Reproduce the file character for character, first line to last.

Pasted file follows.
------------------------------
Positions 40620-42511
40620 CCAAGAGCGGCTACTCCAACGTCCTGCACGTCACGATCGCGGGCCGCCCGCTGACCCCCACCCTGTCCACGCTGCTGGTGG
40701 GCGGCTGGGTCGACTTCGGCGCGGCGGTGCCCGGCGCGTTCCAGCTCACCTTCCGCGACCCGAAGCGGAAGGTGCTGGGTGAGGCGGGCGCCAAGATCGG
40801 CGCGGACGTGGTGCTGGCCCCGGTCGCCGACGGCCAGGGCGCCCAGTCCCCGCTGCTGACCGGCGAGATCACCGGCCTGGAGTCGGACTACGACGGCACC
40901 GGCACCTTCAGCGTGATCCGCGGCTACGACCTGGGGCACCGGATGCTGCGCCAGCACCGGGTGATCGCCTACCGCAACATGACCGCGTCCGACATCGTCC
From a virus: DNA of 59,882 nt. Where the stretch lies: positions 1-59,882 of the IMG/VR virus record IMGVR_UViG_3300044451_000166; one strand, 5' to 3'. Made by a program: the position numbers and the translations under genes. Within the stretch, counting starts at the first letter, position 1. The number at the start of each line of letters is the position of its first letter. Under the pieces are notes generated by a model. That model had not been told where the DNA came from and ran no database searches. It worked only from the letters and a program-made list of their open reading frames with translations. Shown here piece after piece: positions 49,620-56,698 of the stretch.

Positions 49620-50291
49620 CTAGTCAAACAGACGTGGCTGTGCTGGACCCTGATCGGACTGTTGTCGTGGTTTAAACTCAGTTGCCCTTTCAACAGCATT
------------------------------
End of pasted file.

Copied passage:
Positions 40620-42511
40620 CCAAGAGCGGCTACTCCAACGTCCTGCACGTCACGATCGCGGGCCGCCCGCTGACCCCCACCCTGTCCACGCTGCTGGTGG
40701 GCGGCTGGGTCGACTTCGGCGCGGCGGTGCCCGGCGCGTTCCAGCTCACCTTCCGCGACCCGAAGCGGAAGGTGCTGGGTGAGGCGGGCGCCAAGATCGG
40801 CGCGGACGTGGTGCTGGCCCCGGTCGCCGACGGCCAGGGCGCCCAGTCCCCGCTGCTGACCGGCGAGATCACCGGCCTGGAGTCGGACTACGACGGCACC
40901 GGCACCTTCAGCGTGATCCGCGGCTACGACCTGGGGCACCGGATGCTGCGCCAGCACCGGGTGATCGCCTACCGCAACATGACCGCGTCCGACATCGTCC
From a virus: DNA of 59,882 nt. Where the stretch lies: positions 1-59,882 of the IMG/VR virus record IMGVR_UViG_3300044451_000166; one strand, 5' to 3'. Made by a program: the position numbers and the translations under genes. Within the stretch, counting starts at the first letter, position 1. The number at the start of each line of letters is the position of its first letter. Under the pieces are notes generated by a model. That model had not been told where the DNA came from and ran no database searches. It worked only from the letters and a program-made list of their open reading frames with translations. Shown here piece after piece: positions 49,620-56,698 of the stretch.

Positions 49620-50291
49620 CTAGTCAAACAGACGTGGCTGTGCTGGACCCTGATCGGACTGTTGTCGTGGTTTAAACTCAGTTGCCCTTTCAACAGCATT